While one of the ACID rules for database transactions is consistency. We can obviously see users asking for more concurrency, that’s simply because concurrency and response time form the equation of database throughput, in other words, PERFORMANCE.
Measuring the database performance depends not only on how many transactions the database server (RDBMS) can perform, but also if it’s capable of keeping this number as high when multiple users are connected to the server.
If we want to understand the relation between concurrency and consistency we have to think of it as a justice scale, on one plate we put concurrency and on the other we put consistency. So if you want to increase one of them drastically will result in decreasing the other.
RDBMS vendors have used multiple methods for concurrency control, but the goal is unique: how to provide your end user with the best concurrency and consistency (remember the scale) while keeping the transaction ACID rules achieved. Vendors like Oracle use multi version concurrency control, while Vendors like DB2, Sybase and Microsoft use two phase locking concurrency control. Now let’s understand first how each one works then analyze how that can affect banking environments.
In Two phase locking method, if transaction A is updating a row, and transaction B is trying to read the same row then transaction B has to wait until transaction A Commit/Rollback then the server return the final value to transaction B. Assuming you are trying to select some book price while the author is updating the price, you can’t get the price until the author of the book commit or rollback whatever changes he is doing. In database world this is called LOCK WAIT TIME.
On the other hand, if transaction A is reading some record and transaction B is trying to read the same record then no need to wait at all, but if transaction C is trying to modify that record then it will have to wait until both transaction A and B finish reading and release the read lock.

In Multi Version concurrency control, if transaction A is updating a row and transaction B is trying to read it then the server will create TWO VERSIONS of the data. One version that is committed – which will be returned to transaction B - and one that is being updated but not yet committed. The committed version will be available for all other readers while the uncommitted version will be available only for Transaction A, in other words, WRITERS DON’T BLOCK READERS. From that concept we can notice that the problem will rise if transaction A committed the change, then the value that was read by transaction B is no more correct. Or if transaction B tried to read the same record again after transaction A commits, the value can’t be repeatable. In other words, this is an unrepeatable read. We can apply the same rule if 2 transactions are trying to read the same data. The only difference is we can’t say an unrepeatable read can happen in the later situation.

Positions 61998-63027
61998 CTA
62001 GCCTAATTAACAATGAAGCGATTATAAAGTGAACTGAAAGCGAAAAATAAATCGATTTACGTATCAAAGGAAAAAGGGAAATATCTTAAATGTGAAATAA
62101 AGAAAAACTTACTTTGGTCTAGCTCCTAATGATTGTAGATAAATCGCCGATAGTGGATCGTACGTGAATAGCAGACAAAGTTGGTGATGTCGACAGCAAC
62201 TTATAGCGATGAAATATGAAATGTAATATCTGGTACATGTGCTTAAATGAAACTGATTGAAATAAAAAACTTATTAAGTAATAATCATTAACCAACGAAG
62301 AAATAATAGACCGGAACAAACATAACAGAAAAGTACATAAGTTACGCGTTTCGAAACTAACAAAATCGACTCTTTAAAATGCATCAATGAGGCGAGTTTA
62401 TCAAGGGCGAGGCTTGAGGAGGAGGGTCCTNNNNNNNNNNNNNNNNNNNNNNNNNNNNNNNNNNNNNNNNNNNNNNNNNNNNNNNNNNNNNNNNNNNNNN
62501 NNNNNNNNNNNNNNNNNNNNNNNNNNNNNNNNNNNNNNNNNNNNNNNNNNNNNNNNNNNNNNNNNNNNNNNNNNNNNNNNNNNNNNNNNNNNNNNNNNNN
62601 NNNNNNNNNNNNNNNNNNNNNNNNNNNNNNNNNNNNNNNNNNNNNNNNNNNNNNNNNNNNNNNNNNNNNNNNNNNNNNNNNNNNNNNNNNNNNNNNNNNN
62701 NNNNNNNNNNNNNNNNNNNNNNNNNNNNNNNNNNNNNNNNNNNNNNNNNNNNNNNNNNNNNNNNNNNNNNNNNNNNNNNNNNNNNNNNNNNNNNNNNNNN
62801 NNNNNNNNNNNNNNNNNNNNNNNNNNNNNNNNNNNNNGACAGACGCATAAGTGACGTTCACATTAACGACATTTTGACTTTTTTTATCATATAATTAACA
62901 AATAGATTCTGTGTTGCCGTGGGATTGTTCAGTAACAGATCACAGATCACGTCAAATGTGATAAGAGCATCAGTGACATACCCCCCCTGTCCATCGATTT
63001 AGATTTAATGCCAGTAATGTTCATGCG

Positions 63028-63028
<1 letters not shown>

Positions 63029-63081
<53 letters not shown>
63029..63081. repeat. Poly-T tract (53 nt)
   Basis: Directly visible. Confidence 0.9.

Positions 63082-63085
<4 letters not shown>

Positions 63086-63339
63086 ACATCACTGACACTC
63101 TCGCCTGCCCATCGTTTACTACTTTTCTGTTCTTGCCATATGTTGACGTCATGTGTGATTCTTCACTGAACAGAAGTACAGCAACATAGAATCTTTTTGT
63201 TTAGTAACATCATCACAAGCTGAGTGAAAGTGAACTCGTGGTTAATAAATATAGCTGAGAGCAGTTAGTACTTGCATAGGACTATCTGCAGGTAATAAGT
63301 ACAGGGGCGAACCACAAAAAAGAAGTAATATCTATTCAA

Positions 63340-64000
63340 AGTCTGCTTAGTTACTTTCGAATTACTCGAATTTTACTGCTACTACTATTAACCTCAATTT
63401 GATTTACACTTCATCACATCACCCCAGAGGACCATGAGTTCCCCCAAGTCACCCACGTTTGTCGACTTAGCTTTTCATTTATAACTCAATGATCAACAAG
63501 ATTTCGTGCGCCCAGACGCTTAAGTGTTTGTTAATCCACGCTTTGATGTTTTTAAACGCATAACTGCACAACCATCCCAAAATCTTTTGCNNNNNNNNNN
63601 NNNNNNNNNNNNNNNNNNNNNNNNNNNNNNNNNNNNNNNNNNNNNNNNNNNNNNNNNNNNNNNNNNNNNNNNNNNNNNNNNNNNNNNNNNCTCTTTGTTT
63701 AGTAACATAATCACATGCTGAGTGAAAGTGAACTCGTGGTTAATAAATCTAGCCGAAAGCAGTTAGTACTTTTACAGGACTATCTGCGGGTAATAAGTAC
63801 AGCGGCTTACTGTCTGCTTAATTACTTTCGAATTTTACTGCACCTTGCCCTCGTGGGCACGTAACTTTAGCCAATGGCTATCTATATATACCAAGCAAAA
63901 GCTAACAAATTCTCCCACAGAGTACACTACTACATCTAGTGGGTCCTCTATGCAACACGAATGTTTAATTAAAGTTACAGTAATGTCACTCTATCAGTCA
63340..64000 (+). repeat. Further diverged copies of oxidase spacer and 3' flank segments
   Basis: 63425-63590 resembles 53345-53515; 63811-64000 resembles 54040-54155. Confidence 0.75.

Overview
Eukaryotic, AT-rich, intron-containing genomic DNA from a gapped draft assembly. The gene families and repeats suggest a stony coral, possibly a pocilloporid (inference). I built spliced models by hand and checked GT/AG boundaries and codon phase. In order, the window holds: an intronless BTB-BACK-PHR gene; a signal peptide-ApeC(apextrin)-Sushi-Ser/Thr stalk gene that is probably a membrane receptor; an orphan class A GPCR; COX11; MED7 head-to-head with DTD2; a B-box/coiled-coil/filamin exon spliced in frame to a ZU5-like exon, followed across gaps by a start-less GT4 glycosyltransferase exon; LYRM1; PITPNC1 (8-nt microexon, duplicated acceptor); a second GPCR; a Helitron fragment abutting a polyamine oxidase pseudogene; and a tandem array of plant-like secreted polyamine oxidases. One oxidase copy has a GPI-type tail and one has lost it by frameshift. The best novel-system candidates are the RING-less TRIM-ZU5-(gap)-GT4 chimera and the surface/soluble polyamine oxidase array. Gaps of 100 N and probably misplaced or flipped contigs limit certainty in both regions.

Back to the main subject, how banking –or any monetary transaction – can be affected by Multi Version concurrency control. If you are trying to check your balance while a deduction operation is being applied on your balance. Then your reading of your balance will not be accurate if the deduction is committed. It can’t affect any other withdrawals or other deductions though because at the end writers will block writers even when using Multi Versions, i.e. same as Two phase locking mechanism.
The above behavior (incorrect balance for example) can never happen when using Two Phase lock since your balance query will wait until the deduction is committed or rolled back.
From another point of view, when it’s related to non-monitory transactions, like checking product details on It will never harm having an unrepeatable read if it will provide more concurrency to millions of users trying to read a price or some description of a product.
What remains to be said is in 2010, according to the University of Sydney – and quoting from there article here :
Dr Michael Cahill PhD thesis entitled Serializable Isolation for Snapshot Databases saw him develop an algorithm to avoid data inconsistency in databases accessed by multiple users.
The algorithm tackles problems occurring when many clients access a database simultaneously. While organizations like banks lock their databases so only one person can access a single piece of information at a time, this isn't tenable for retail websites where thousands of people often want to the same book title at the same time. Most large databases therefore opt for what's called a multi version system. The existing multi version algorithms work well most of the time but their potential to produce inconsistent data can have serious consequences, says Dr Cahill. He cites the example of doctors scheduled to work at the same time changing their rosters simultaneously so that no one is rostered at all.
"I looked at algorithms used in real systems and found a practical way to maintain consistency," he says. "I've changed the algorithm in multi version systems so they keep track of more information. By tracking some additional information about concurrent operations, the algorithm guarantees the traditional kind of correctness expected of a database, or, to use the correct terminology, prevents anomalies." ”